By far one of the most frequently asked questions we receive is about the types of gemstones and metals used in our collection, so we decided to start this year with a new blog category. Our aim is to provide you some insights and background knowledge of the materials we use in making jewelry to help you better understand the quality and make better decision. Let’s start with an exploration of our three different metals, we hope you enjoy!



We use solid gold on the outside of our gold filled jewelry in combination with other metals to offer a sturdy structure. In order to be qualified as “Gold Filled” an item must be at least 5% gold in ratio. You’ll also typically see a stamp from the manufacturer that identifies the amount it contains (e.g. 14 KT GF). If properly cared for, gold filled jewelry will last a lifetime and can easily be cleaned. However, if put through really rough use there is a minute chance that the gold layer will flake off.


Unlike gold-filled jewelry, gold or silver plated jewelry like our ring collection has a layer of gold or rhodium electroplated on the top of the jeweler’s brass. Although our electroplating is high quality and up to 8 micron, electroplating does tend to wear off more quickly than other materials, which means it needs to be kept away from liquids, sweat and cosmetic products.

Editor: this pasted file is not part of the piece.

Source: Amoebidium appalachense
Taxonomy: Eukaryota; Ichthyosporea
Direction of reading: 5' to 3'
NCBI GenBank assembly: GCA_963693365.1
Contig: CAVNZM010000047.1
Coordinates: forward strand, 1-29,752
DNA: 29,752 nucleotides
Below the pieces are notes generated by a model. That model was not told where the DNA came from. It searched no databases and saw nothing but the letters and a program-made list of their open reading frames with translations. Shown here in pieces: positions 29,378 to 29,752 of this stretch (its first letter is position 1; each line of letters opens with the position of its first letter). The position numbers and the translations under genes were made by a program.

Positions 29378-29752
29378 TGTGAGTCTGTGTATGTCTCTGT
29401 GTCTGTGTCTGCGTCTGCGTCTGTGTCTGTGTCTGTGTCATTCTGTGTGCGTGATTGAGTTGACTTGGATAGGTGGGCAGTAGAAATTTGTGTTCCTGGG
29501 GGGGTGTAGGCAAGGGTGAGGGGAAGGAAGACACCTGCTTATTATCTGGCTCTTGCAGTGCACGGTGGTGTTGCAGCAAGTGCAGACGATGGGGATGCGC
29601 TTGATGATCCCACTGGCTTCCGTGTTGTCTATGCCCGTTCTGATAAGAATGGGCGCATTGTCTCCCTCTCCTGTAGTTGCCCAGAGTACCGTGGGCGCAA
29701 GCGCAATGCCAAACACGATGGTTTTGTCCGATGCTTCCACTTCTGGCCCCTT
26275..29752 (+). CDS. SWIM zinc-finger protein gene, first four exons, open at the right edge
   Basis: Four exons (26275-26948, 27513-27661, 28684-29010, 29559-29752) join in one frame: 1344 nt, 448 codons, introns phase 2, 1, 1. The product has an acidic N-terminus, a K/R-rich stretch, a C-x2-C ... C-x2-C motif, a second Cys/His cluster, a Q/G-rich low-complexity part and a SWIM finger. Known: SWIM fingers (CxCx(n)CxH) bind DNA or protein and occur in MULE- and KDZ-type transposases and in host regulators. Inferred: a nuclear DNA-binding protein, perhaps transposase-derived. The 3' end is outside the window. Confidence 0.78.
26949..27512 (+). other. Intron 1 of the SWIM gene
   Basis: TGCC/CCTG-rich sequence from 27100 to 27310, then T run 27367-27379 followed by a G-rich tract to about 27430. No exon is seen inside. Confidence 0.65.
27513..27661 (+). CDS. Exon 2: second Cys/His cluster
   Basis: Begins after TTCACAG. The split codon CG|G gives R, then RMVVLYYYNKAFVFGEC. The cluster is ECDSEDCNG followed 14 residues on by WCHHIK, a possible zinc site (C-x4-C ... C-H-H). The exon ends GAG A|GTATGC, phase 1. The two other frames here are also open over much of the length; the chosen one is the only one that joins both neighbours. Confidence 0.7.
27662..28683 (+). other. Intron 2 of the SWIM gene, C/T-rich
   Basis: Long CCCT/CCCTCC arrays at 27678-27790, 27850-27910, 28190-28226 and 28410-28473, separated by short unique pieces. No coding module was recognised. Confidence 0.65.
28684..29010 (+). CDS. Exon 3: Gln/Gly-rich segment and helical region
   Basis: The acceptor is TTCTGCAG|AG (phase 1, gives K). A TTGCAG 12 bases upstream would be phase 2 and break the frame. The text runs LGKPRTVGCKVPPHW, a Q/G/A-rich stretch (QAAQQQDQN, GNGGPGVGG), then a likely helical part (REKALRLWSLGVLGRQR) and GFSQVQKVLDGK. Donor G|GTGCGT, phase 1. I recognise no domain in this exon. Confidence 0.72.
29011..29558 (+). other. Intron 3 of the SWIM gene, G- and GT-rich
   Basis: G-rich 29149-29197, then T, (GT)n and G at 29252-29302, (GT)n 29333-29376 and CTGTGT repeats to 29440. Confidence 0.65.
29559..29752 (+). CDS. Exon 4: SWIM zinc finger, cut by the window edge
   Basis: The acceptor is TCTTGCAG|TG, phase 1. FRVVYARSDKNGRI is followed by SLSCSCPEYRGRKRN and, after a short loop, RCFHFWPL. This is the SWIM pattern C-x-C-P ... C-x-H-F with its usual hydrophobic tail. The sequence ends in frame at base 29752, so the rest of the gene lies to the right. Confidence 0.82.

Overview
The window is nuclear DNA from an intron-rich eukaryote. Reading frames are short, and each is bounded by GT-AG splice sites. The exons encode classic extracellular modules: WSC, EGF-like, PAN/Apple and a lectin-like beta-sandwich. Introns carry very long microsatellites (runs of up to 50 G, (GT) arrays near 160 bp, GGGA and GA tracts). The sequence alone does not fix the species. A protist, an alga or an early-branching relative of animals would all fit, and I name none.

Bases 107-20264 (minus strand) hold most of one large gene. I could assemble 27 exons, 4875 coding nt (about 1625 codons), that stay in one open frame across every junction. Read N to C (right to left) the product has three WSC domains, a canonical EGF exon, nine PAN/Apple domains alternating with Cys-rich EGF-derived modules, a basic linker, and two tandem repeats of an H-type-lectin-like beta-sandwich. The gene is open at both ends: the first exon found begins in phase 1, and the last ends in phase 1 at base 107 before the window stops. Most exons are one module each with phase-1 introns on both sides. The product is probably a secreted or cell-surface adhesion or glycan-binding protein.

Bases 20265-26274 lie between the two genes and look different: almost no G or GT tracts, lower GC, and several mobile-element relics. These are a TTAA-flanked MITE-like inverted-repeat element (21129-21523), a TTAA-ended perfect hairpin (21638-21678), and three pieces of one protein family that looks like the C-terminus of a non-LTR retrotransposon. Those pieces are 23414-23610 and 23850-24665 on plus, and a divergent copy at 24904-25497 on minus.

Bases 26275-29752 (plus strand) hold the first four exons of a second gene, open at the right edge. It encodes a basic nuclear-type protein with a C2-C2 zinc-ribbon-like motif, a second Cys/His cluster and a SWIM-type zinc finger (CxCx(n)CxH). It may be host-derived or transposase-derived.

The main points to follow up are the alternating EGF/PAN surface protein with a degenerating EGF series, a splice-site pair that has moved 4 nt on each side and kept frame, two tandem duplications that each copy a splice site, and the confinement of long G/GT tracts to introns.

Silver is too soft to be used for jewelry in its pure form. Consequently, we use it in alloys such as Sterling Silver. This is made of 92% silver and 8% various other metals, you’ll find copper to make up the next greatest portion of metals in Sterling. Although in the Western civilization it has been used for eating instruments such as knife and fork sets, in the rest of the world it ranks only second to gold. With constant use, grime is inevitable, but cleaning is easy and can be done at home, soon we will upload a blog post about that topic. To give it a shiny finish, our Sterling Silver jewelry is also covered by fine silver or rhodium.

Do you have any unanswered queries? Leave your feedback in the comments section.